Lipid Coated Microbubbles - Interview with Mitra Aliabouzer, GWU

Lipid Coated Microbubbles - Interview with Mitra Aliabouzer, GWU

What is the background of your research at GWU?

The focus of our lab is on fundamental as well as biomedical applications of microbubbles, liposomes, polymersomes and phase shift nanodroplets. We study the acoustic response as well as mechanical properties of microbubbles and phase shift nanodroplets with varying shell chemistries and sizes. They have potential use as a contrast enhancing agent for ultrasound imaging as well as a targeted drug delivery and therapeutic agent with or without assistance of low intensity pulsed ultrasound (LIPUS).

 

Explain the need for accurate particle characterization and quantification in your research area.

Accurate size distribution plays a key role in our studies.  Modeling behavior of suspensions of microbubbles and comparing them with our experimental results need accurate size and number of particles.

-To be able to predict material properties of microbubble suspensions (surface dilatational and shear elasticity and viscosity), we perform attenuation studies using pulse echo technique. To estimate those properties, we match our experimental curves with theoretical models to characterize microbubbles with varying shell chemistries (lipid or protein encapsulations). Accurate size and numbers of particles in the solution is critical to the property estimation methodology.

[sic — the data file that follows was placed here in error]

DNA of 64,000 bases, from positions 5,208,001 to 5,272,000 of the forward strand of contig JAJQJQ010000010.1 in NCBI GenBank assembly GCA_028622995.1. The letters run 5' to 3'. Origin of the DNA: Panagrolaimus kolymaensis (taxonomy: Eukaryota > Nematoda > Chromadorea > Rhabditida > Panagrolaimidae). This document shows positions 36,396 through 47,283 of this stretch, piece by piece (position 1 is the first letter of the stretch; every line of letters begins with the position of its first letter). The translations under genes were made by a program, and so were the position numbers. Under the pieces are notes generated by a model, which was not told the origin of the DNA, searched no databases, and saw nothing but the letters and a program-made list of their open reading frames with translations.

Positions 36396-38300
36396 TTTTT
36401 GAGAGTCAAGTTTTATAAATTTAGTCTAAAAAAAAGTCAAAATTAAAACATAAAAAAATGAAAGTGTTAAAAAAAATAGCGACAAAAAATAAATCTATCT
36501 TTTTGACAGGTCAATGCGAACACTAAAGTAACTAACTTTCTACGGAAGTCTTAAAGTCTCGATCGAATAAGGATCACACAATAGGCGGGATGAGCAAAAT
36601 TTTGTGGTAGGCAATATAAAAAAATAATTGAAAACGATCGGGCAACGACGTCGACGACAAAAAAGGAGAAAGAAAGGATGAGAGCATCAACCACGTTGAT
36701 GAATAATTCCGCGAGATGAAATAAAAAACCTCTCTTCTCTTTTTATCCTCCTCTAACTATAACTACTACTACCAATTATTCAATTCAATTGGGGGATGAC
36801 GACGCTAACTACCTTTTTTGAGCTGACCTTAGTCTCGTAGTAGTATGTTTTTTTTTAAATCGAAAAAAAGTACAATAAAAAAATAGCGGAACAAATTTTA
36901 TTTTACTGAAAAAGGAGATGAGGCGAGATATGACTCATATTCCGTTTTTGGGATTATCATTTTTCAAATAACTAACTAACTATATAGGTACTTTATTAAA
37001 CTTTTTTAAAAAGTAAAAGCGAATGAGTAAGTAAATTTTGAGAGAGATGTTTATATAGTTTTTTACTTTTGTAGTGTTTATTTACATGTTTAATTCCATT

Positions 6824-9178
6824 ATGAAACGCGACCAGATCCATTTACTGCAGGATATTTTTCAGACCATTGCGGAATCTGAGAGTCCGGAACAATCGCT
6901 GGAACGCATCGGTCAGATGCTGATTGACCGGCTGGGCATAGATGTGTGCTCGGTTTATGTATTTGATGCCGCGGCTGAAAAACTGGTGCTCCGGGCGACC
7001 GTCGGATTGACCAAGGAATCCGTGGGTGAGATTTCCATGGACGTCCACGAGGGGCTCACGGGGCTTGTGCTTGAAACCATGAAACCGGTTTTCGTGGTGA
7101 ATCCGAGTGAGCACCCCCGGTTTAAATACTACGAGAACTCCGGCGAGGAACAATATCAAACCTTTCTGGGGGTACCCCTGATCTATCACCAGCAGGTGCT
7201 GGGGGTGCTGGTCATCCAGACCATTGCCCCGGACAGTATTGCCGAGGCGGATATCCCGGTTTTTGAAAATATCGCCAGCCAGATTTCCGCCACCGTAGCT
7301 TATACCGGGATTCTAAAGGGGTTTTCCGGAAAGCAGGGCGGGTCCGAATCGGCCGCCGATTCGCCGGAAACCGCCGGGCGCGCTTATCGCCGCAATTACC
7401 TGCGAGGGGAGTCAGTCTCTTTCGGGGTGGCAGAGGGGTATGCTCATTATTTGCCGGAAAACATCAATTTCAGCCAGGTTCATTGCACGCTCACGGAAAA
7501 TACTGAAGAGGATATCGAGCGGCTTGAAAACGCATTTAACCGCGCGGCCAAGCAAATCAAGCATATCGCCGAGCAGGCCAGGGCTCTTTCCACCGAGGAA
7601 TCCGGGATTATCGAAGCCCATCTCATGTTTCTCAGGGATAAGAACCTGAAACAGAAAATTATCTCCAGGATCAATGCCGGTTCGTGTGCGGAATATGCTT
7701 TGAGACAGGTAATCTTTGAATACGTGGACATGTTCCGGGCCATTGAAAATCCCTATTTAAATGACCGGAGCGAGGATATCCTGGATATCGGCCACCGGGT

- For tissue engineering applications, we treat human mesenchymal stem cells (hMSCs) with low intensity ultrasound in the presence of lipid-coated microbubbles to enhance their proliferation and differentiation.  Once again knowing the size and concentration is critical for this application.

- For tissue engineering applications, we treat human mesenchymal stem cells (hMSCs) with low intensity ultrasound in the presence of lipid-coated microbubbles to enhance their proliferation and differentiation.  Once again knowing the size and concentration is critical for this application.

How are you using the qNano Gold to help achieve this?

Our microbubbles and droplets have a broad polydisperse size distribution. We have particles from 200 nm to as large as 15 micrometers in our suspensions. Other techniques such as dynamic light scattering (DLS) do not work for this kind of measurement due to the inability to measure particle number or polydisperse size distributions. Having multiple nanopores with qNano, we could perform size distributions of our polydisperse suspensions. The wide range of particle size means the process is a bit more time consuming but provides the data we need.

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